Ever since the collapse of the financial system in 2008, and the subsequent ballooning of federal debt, there has been talk in elite policy circles about a “grand bargain” to “fix” America’s terrifying balance sheet. Specifically, the “grand bargain” would see reduced government spending on discretionary items, health and pensions (the Democratic “give” on the deal) in exchange for reduced Pentagon spending and higher taxes (the Republican “give” on the deal).
For exactly as long, political analysts have declared the “grand bargain” DOA — dead on arrival. These pronouncements of immediate death were backed up by lengthy essays on the dysfunction of Washington’s political culture, the dysfunction of the major political parties, the hideous influence of lobbyists and “special interests,” the dysfunction of the electorate’s thought process with regards to benefits and their costs, etc, etc, etc. You’ve read that piece or something like it 20 times.
Dan Drezner, an astute political and policy analyst over at Foreign Policy magazine, argues today that a “grand bargain” may no longer be impossible to achieve. He’s “optimistic” (if that’s the right word) for two reasons:
There are two political reasons why I’m more optimistic this time around — although these reasons normally don’t count for much in political science. First, the personalities of the key players suggest that they want to make a deal. Barack Obama was the happiest I’d seen him in a long time when he announced on Friday night that a budget deal had been struck. John Boehner, and his staff, set a nice precedent of being able to bargain with the Democrats while holding his caucus together, and earned some praise from Democrats for his dealmaking. The personal inclinations of the pivotal actors are biased towards cutting a deal.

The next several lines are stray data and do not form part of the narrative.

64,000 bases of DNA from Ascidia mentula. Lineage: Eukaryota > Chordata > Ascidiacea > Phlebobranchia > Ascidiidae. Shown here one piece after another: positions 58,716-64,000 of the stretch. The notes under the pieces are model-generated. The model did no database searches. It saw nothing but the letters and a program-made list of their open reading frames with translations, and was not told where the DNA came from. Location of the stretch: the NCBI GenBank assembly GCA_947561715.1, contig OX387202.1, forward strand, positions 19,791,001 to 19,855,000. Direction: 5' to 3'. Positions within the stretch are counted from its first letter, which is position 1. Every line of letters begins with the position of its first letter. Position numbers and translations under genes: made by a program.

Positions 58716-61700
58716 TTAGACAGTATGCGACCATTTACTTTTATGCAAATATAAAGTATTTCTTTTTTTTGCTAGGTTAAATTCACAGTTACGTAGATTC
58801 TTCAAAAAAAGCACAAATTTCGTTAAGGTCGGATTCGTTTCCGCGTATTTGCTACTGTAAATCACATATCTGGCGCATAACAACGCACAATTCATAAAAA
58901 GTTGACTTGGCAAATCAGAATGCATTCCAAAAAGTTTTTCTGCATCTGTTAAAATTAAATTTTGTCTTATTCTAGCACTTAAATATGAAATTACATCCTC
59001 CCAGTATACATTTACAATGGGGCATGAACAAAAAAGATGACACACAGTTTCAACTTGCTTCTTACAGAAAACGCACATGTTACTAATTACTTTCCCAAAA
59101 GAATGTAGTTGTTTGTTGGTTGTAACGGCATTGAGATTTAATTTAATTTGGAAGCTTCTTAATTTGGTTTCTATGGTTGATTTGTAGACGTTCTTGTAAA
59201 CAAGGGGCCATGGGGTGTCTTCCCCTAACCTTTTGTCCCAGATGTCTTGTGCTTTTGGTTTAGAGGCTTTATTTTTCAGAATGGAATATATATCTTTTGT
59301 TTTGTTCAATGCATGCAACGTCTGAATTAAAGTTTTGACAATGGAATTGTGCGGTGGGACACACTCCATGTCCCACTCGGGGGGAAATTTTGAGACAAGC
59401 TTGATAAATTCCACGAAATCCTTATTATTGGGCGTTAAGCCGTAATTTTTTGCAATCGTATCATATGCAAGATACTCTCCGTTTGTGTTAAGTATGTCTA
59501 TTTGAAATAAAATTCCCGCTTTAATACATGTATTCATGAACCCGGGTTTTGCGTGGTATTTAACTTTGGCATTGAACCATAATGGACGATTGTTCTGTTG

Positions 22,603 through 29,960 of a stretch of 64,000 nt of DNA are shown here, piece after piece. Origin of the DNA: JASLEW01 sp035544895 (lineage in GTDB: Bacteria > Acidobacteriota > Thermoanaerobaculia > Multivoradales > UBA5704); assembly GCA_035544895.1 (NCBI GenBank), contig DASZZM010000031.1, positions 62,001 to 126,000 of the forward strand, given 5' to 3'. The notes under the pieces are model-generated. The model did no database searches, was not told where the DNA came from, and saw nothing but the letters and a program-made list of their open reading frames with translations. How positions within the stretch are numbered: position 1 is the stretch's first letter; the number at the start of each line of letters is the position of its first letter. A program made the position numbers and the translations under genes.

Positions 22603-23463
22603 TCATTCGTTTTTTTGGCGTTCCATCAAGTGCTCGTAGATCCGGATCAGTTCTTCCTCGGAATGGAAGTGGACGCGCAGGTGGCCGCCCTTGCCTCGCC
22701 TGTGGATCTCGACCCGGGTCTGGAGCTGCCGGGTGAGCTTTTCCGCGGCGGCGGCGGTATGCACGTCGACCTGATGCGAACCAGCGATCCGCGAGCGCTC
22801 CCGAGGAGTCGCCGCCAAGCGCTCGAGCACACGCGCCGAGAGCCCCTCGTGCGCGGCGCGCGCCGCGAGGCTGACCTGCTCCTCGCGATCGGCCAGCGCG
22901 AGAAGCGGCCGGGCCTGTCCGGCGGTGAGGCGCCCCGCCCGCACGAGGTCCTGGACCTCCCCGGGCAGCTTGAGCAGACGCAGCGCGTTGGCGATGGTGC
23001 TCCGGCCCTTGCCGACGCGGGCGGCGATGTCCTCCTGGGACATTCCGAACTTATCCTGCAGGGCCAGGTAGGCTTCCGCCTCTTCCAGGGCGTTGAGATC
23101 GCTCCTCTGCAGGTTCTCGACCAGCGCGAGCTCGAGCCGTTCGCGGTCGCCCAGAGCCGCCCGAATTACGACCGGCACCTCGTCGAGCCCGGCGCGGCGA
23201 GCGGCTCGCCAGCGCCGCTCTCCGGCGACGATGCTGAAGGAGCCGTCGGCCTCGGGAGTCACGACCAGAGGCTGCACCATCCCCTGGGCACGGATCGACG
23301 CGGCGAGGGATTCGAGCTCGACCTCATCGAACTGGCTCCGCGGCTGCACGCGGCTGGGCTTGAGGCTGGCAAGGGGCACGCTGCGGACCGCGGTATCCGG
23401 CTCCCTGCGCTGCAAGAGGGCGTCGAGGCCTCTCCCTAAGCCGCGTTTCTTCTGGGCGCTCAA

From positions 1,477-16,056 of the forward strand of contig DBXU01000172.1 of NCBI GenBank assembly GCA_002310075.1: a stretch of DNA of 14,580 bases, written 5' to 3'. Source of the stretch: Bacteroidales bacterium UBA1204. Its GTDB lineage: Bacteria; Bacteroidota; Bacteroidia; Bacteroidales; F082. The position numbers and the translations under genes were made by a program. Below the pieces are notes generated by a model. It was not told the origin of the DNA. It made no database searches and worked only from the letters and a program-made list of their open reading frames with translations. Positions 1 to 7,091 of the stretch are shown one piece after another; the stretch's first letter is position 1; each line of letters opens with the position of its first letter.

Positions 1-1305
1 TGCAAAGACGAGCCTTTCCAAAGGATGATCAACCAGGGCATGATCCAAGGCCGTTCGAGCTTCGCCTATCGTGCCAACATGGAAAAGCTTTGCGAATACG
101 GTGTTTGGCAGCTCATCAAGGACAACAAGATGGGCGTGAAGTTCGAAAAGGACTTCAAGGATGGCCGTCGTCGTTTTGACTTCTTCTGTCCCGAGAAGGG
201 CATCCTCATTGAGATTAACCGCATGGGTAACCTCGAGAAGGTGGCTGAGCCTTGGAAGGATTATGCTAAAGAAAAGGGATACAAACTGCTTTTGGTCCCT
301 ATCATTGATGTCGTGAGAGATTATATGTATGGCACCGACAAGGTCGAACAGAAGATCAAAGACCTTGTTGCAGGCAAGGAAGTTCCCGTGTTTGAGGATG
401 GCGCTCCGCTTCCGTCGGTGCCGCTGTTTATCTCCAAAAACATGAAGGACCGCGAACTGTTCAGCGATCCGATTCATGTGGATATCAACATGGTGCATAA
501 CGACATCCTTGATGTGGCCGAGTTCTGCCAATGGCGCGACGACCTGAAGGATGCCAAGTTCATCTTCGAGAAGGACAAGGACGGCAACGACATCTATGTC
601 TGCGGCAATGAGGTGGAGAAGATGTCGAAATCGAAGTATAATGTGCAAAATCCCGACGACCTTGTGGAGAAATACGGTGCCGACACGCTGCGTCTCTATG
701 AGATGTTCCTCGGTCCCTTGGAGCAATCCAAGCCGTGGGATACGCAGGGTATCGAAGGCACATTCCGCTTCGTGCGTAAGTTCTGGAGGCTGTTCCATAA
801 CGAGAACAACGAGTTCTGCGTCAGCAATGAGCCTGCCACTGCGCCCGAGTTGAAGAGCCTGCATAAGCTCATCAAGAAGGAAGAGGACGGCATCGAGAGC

Second, I think it’s beginning to occur to GOP legislatures (sic) that their crop of 2012 presidential candidates really and truly stinks….
If GOP legislative leaders calculate that they can’t win back the White House in 2012, their preference flips over to cutting a deal with the Obama administration. Bipartisan deals help incumbents and hurt challengers, which means that in cutting a deal, the House Republicans would help Obama while helping themselves. That’s not their first option, but in a political climate when Donald Trump can poll second in New Hampshire by embracing the birthers, it’s not the worst calculation either.
You can read the whole thing here.
NOW WATCH: Briefing videos
Business Insider Emails & Alerts
Site highlights each day to your inbox.